Zintro experts comment on small business strategy: Part 2

By Maureen Aylward

The Wall Street Journal reports that small businesses in the US are still struggling in the worsening economy. The study says that small businesses are tweaking business plans, shifting marketing strategies, and making changes to clientele, products, and services. Zintro experts tell us what they think the tweaks small businesses are making to stay afloat.

Danish Khan, a strategy and organizational development expert, points out that the tactics a small business might adapt will vary depending on the background and experience of the owner, many of whom are self-made entrepreneurs. “Small businesses often do not have too many processes, protocols, and tiers between the owner and the customer; therefore, any tactical moves yield results right away. In fact, any change, good or bad, will happen through the eyes of the owner,” says Khan.

Khan identified several shifts that small businesses are making:

  • If a business owner has sufficient liquidity, he or she is buying the property the business is on to avoid the rent expense and write it off on accounting books.
  • Owners are cutting back on headcounts by replacing staff with technological applications and solutions even in supply chain management with respective suppliers.
  • Small businesses are focusing extra attention on high yield clients that can yield 80 percent of the revenue.
  • Small businesses are reducing overhead costs by purchasing smartly, and that means they are no longer spending money on storing inventory.
  • Small business owners are diversifying their operations being in several locations that focus on multiple ethnic groups and demographics; therefore, they churn inventory between locations.
  • Owners are focusing on building a relationship of complementary products and supplementary products to manage operations smartly.

Richard Owen, a management consultant, says that small businesses do not usually have the luxury of reducing their overhead in comparison to larger competitors. “The alternative is to add value. Small businesses can do this by hiring experienced professionals that have been laid off. This allows the company to provide a much higher level of care and value to existing and probably even new clientele,” he says. “The small organization that can tap this labor market with mutually agreeable terms will soon become a ‘go to’ employer for ever increasing talent. Combine this strategy with direct marketing about how these new hires are helping clients and how the company is working with the new professionals and a company can have an expanding business in a down economy.”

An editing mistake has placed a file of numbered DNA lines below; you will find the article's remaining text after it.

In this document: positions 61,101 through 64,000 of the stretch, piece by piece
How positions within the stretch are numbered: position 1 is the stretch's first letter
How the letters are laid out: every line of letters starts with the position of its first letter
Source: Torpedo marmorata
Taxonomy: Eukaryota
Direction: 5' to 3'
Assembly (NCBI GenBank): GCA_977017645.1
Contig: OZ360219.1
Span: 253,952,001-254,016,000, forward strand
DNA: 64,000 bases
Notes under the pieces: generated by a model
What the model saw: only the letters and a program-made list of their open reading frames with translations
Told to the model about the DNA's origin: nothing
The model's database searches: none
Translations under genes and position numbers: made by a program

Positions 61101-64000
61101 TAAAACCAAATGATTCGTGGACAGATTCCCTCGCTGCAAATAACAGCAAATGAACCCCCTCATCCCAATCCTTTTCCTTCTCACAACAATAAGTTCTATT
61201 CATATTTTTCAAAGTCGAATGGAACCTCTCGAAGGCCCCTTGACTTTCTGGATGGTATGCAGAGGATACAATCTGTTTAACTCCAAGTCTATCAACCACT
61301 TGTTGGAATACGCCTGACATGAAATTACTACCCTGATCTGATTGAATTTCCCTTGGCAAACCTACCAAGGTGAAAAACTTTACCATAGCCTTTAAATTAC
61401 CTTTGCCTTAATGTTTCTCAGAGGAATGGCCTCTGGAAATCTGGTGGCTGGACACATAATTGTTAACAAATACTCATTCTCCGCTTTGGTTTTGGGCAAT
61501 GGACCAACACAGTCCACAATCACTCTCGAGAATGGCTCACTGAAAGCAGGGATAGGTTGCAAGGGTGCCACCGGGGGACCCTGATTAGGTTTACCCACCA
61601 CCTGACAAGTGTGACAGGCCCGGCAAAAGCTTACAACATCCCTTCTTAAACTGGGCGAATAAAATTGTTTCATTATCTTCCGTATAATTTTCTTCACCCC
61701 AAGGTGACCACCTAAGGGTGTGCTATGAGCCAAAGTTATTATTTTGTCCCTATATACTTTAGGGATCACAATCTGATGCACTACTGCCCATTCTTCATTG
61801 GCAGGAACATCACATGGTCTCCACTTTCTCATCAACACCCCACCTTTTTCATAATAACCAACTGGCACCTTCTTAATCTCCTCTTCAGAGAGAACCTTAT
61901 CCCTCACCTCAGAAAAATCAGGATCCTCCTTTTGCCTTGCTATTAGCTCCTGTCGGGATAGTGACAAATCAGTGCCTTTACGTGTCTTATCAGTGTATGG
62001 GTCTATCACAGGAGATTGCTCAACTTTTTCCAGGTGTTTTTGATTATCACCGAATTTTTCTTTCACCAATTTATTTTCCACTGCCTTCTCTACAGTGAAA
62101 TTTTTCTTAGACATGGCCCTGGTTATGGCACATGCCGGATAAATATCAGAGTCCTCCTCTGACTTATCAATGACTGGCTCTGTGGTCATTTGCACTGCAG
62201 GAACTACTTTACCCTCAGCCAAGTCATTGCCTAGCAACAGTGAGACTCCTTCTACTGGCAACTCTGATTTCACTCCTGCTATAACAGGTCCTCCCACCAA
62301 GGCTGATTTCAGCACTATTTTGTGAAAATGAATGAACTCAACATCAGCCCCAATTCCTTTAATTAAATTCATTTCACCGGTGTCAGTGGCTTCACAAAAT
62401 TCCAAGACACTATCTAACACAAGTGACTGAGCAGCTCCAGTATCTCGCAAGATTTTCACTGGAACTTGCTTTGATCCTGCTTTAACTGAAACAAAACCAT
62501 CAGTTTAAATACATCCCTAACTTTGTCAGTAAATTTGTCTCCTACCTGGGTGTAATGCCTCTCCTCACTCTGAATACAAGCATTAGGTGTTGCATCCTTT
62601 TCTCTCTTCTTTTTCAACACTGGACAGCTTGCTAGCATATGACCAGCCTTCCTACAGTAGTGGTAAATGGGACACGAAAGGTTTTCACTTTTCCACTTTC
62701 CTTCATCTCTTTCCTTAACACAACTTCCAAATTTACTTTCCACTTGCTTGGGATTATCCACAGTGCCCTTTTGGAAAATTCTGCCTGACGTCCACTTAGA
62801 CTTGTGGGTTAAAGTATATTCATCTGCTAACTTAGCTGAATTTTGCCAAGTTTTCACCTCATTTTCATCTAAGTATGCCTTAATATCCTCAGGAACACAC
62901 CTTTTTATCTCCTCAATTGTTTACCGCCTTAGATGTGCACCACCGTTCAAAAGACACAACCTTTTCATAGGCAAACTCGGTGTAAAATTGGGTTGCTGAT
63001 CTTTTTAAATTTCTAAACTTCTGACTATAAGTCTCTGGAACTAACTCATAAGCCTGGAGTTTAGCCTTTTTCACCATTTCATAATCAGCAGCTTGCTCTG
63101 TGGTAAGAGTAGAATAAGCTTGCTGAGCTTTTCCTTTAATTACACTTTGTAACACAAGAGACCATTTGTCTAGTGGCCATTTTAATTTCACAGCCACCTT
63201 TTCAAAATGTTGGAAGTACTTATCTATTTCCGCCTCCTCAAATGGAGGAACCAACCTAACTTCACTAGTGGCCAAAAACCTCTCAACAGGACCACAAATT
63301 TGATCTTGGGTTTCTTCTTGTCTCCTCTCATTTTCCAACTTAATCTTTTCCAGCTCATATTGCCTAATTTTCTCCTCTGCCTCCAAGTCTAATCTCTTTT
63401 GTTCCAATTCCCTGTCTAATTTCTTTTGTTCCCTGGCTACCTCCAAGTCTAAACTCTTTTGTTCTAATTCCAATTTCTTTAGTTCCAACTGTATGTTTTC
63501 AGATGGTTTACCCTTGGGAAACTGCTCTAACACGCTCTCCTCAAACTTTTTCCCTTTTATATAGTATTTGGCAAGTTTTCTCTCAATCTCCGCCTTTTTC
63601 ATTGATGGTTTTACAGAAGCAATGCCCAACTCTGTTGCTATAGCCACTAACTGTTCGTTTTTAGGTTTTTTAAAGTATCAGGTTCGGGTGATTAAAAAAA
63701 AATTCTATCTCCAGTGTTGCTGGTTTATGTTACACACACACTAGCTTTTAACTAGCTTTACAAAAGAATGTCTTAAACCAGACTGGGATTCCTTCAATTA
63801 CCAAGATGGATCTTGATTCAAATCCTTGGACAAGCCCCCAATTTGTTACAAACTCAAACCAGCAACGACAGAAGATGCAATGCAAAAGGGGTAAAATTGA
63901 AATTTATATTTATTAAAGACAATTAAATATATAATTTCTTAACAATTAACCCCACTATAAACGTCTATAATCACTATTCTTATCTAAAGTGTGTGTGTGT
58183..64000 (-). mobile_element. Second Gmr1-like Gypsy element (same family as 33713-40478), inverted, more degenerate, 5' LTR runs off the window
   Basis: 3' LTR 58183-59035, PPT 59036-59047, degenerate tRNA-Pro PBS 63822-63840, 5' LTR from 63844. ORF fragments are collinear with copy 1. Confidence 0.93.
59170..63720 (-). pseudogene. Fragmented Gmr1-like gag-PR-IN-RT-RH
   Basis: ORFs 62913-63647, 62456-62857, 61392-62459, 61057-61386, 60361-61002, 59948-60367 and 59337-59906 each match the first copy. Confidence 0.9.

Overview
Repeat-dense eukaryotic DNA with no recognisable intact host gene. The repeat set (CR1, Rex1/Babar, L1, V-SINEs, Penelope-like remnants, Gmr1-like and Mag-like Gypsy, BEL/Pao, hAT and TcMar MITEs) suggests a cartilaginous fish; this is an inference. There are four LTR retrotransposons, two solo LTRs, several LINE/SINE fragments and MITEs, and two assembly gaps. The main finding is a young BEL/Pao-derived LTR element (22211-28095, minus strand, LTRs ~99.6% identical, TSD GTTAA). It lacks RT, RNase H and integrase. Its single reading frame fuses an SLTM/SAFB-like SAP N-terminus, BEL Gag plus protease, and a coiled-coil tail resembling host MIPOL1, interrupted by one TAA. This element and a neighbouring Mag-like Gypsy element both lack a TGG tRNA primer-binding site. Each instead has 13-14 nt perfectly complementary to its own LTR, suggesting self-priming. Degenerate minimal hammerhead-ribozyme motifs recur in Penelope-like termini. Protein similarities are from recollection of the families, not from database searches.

Gary Shelton, a small business development expert, says that business plans should be updated annually. This forces the small business owner to take a serious look at where they are and where they are headed. “Changes in the economy strongly encourage small business owners to seek change within their own companies,” says Shelton. “Current trends show that small businesses are re-inventing themselves to be more user friendly. Areas of interest that have gained strength are federal certifications.”

Shelton says that small business owners are looking for ways to expand into the federal marketplace. “This is an opportunity for success. It is a known fact that the federal government is required to do a percentage of work with small businesses annually. In most cases the government does not reach its goal. If a small business will take the time to register with the commercial contractor’s registration (www.ccr.gov) and research federal business opportunities (www.fbo.gov), it may be more than likely they will find a fit for the business.”

MJ Plebon, a marketing consultant, says that small businesses realize that their customers are changing habits and as a result, small business must tweak their marketing strategies. “Customers are no longer using the yellow pages or local newspapers. They are going online to search for local products and services and demanding this information on-the-go with smart phones,” he says.

Many small businesses have invested in a website; however, a smart business owner realizes that a website is not enough, and a company now needs to market its message online in different formats, such as in blogs, articles, videos, classified ads, Facebook fan pages, directory listings, and LinkedIn company pages, suggests Plebon. “Business owners are realizing that the Internet is different from the more traditional forms of marketing such as newspapers, Yellow Pages, radio, or TV. It needs a laser target for the message to reach a well defined customer profile that has a specific problem that the business owner can solve,” says Plebon. “Mass advertising doesn’t work with online marketing.”

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